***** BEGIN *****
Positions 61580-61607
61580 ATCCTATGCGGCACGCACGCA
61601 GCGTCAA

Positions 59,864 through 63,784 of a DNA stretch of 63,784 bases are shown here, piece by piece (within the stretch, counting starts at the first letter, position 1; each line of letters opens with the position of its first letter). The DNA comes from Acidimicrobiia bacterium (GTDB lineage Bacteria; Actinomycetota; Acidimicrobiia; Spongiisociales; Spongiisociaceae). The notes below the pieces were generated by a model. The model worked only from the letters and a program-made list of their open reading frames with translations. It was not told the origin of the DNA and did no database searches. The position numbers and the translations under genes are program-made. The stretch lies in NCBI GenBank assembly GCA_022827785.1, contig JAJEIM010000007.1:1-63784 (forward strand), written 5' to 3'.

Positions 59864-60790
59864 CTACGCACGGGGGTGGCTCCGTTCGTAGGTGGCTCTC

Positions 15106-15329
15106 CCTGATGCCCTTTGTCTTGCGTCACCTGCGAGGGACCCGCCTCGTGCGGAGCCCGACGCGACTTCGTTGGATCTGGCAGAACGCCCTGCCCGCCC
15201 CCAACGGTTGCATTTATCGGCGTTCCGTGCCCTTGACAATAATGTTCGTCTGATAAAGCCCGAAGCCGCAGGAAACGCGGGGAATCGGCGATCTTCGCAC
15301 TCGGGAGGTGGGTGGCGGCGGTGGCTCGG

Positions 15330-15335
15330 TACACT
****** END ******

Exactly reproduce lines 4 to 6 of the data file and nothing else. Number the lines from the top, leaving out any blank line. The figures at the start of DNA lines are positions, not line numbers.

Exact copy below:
Positions 59,864 through 63,784 of a DNA stretch of 63,784 bases are shown here, piece by piece (within the stretch, counting starts at the first letter, position 1; each line of letters opens with the position of its first letter). The DNA comes from Acidimicrobiia bacterium (GTDB lineage Bacteria; Actinomycetota; Acidimicrobiia; Spongiisociales; Spongiisociaceae). The notes below the pieces were generated by a model. The model worked only from the letters and a program-made list of their open reading frames with translations. It was not told the origin of the DNA and did no database searches. The position numbers and the translations under genes are program-made. The stretch lies in NCBI GenBank assembly GCA_022827785.1, contig JAJEIM010000007.1:1-63784 (forward strand), written 5' to 3'.

Positions 59864-60790
59864 CTACGCACGGGGGTGGCTCCGTTCGTAGGTGGCTCTC